The invention comprehends the deposition of the adjusting resistors adjacent the sensing resistors so as to maintain the adjusting resistors substantially under the same temperature conditions as the sensing resistors.

The invention comprehends that the adjusting resistors may be formed in the same deposition process as the sensing resistors for further facilitated economy in manufacture.

The adjusting resistors may be formed to have identical pertinent characteristics as the sensing resistors as by the forming thereof in the same deposition process.

The forming of the adjusting resistors concurrently with the sensing resistors eliminates the need for connections between separately formed components and effectively minimizes the cost of the gage structure.

The adjusting resistance means may be defined by a spaced series of discrete resistances having taps associated therewith, permitting adjustment of the sensing resistance by suitably connecting to a selected tap or taps.

The sensing resistors may be suitably positioned relative to compressionally stressed and tensionally stressed portions of the inflectible body so as to provide desired sensitivity to strain. The adjusting resistors are preferably located coplanarly adjacent the sensing resistors on a noninflectible portion of the body permitting the lead contacts to be carried on the noninflectible portion of beam, permitting the use of a minimum number of leads, i.e. 5 leads. Alternatively, the adjustment resistors may be disposed on an inflectible portion of the body although this may require a greater area of the deflectible beam portion mounting surface.

The taps connected to the adjusting resistance means may be arranged to effect adjustment of the resistance by shorting out portions thereof or by adjusting the amount of resistance connected in series from the taps to the sensing resistors, as desired.

The invention comprehends forming the gage assembly on the element surface and subsequently adding the mechanical components, such as link pin, diaphragm, and other mechanical components for sensing pressure, so as to effect balancing adjustment of the complete transducer by means of the adjusting resistors and thereby compensate for all offsets including any mechanical offsets.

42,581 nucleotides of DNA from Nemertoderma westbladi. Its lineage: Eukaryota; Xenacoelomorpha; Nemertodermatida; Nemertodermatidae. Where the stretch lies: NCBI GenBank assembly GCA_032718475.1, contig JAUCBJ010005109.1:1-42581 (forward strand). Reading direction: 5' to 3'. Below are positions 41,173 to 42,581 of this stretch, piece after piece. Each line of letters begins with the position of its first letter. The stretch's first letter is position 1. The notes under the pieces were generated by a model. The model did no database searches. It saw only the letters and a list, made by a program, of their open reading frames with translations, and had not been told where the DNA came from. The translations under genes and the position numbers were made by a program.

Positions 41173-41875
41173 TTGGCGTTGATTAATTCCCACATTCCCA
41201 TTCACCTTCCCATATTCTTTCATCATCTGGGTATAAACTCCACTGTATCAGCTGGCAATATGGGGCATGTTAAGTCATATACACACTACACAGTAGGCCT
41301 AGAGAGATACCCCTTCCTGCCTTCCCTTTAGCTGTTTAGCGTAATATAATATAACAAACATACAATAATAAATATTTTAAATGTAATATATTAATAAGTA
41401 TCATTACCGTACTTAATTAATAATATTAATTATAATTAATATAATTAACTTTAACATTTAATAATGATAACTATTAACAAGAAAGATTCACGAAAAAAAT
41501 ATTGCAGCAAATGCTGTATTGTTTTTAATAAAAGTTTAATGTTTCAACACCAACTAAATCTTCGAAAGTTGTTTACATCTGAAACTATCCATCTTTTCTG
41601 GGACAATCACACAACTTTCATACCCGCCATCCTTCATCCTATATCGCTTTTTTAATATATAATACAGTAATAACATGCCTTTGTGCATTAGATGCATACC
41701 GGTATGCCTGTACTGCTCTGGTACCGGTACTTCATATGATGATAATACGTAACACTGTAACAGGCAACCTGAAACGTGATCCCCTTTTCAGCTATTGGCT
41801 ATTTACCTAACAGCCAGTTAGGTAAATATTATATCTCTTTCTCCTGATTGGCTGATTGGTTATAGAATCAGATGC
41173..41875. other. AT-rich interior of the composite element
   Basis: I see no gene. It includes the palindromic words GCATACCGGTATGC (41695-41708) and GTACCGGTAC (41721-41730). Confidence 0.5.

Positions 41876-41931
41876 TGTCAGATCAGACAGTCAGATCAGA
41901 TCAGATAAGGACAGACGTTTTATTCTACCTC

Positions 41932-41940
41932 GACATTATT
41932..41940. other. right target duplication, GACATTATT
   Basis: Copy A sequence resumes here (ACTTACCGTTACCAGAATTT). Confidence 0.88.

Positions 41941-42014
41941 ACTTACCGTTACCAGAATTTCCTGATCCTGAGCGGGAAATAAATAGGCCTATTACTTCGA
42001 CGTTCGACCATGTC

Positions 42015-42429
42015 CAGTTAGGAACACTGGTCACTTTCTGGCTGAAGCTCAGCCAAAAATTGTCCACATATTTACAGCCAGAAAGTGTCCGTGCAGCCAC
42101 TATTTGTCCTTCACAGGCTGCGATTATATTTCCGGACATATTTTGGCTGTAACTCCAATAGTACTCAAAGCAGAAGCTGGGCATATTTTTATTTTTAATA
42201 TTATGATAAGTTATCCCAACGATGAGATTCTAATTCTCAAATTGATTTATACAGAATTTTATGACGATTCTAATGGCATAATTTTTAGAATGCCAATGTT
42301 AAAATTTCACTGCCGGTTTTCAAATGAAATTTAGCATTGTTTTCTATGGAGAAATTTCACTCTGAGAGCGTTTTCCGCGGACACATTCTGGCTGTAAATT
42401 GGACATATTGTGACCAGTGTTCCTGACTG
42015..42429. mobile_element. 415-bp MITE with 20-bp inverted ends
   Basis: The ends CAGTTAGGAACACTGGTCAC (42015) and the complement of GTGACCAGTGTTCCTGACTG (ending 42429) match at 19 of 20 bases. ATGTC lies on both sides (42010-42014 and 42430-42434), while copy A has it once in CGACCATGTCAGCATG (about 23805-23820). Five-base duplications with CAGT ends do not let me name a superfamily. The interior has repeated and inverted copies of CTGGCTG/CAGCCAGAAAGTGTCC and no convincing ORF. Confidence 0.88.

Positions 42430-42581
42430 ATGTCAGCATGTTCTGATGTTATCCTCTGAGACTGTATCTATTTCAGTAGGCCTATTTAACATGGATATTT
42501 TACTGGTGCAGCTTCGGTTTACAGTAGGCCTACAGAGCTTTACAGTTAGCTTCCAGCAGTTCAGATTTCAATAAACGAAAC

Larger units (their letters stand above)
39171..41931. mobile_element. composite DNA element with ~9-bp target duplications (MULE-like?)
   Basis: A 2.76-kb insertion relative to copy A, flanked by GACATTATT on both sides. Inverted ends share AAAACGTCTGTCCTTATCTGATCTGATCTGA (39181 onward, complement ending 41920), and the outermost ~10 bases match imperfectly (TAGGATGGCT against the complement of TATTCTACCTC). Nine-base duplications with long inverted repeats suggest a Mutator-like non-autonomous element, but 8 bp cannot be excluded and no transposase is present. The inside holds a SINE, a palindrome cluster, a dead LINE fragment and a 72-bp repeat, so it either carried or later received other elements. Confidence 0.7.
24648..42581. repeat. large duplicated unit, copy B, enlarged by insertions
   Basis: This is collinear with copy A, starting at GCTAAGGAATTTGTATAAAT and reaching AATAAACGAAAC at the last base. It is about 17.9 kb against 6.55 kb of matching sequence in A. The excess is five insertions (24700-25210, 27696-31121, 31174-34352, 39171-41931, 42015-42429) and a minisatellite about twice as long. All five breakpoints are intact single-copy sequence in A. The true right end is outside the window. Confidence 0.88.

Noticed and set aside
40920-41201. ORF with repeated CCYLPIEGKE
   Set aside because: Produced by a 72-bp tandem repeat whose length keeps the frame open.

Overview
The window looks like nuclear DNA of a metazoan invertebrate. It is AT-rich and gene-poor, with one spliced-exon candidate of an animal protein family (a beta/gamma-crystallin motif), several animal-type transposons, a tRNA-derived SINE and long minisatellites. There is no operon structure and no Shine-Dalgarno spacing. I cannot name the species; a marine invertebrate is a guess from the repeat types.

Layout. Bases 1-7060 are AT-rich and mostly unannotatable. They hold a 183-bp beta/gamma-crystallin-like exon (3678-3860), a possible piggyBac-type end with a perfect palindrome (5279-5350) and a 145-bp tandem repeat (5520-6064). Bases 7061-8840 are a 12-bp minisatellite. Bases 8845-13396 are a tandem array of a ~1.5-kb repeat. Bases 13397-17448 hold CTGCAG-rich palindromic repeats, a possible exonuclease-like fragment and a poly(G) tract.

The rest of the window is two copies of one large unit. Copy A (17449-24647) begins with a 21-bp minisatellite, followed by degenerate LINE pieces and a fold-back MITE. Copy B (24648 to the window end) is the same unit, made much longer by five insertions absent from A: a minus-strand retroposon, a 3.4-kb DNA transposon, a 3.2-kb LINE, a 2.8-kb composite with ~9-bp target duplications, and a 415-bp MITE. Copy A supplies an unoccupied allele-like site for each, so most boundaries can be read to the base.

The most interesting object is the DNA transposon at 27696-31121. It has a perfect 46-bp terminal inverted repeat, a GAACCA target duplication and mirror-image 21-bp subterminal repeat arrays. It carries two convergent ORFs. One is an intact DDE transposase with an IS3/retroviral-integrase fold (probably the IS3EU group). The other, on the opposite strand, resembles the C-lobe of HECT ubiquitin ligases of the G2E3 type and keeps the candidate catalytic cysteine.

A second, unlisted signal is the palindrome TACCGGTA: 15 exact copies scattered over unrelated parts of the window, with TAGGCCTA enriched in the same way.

Thus, the strain gage structure of the present invention is extremely simple and economical of construction while yet providing a highly improved functioning as discussed above.

BRIEF DESCRIPTION OF THE DRAWING

Other features and advantages of the invention will be apparent from the following description taken in connection with the accompanying drawing wherein:

FIG. 1 is a perspective view of a strain gage structure embodying the invention;

FIG. 2 is a schematic wiring diagram of the strain gage; and

FIG. 3 is a schematic wiring diagram of a modified form of strain gage embodying the invention.

BEST MODE FOR CARRYING OUT THE INVENTION

In the exemplary embodiment of the invention as disclosed in FIGS. 1 and 2 of the drawing, a thin film gage structure generally designated 10 is shown to comprise a thin film sensing resistance generally designated 11 deposited on an inflectible element generally designated 12. Where the element 12 is formed of a conductive material such as metal, the surface 15 thereof may be provided with a conventional insulative layer.

As shown in FIG. 1 of the drawing, the inflectible element may include a first portion 13 which is subjected to tensional stress, and a second portion 14 which is subjected to compressional stress. The strain gage may be formed in situ by conventional deposition processes and the like on the insulative surface 15 of the inflectible element and may include a Wheatstone bridge arrangement generally designated 16 including four sensing resistors 17, 18, 19 and 20. As shown in FIG. 1, resistors 17 and 18 may be deposited on surface 15 in the tensional stress area 13 and resistances 19 and 20 may be formed on surface 15 in the compressional stress area 14.

As further shown in FIG. 1, the strain gage includes an adjusting resistance portion generally designated 21 which may be formed on the surface 15 adjacent the bridge arrangement 16 and preferably in a noninflectible area 22 thereof.

The invention comprehends the forming of the strain gage 11 by concurrent formation of the bridge portion 16 and the adjusting resistance portion 21 as by conventional sputter deposition and photolithographic techniques well known to those skilled in the art. As a result of the concurrent formation of the sensing and adjusting resistances, low cost in the formation of the accurately balanced strain gage 10 is readily obtained.

As further shown in FIG. 1, the adjusting resistance portion 21 includes a plurality of conductive taps 23. Surface 15 may be defined by a suitable layer of electrically insulative material on which the resistance material and tap material may be deposited to form the desired strain gage structure. The strain gage structure illustrated in FIGS. 1 and 2 is exemplary of one such strain gage configuration, it being obvious to those skilled in the art that any suitable configuration may be employed within the scope of the invention.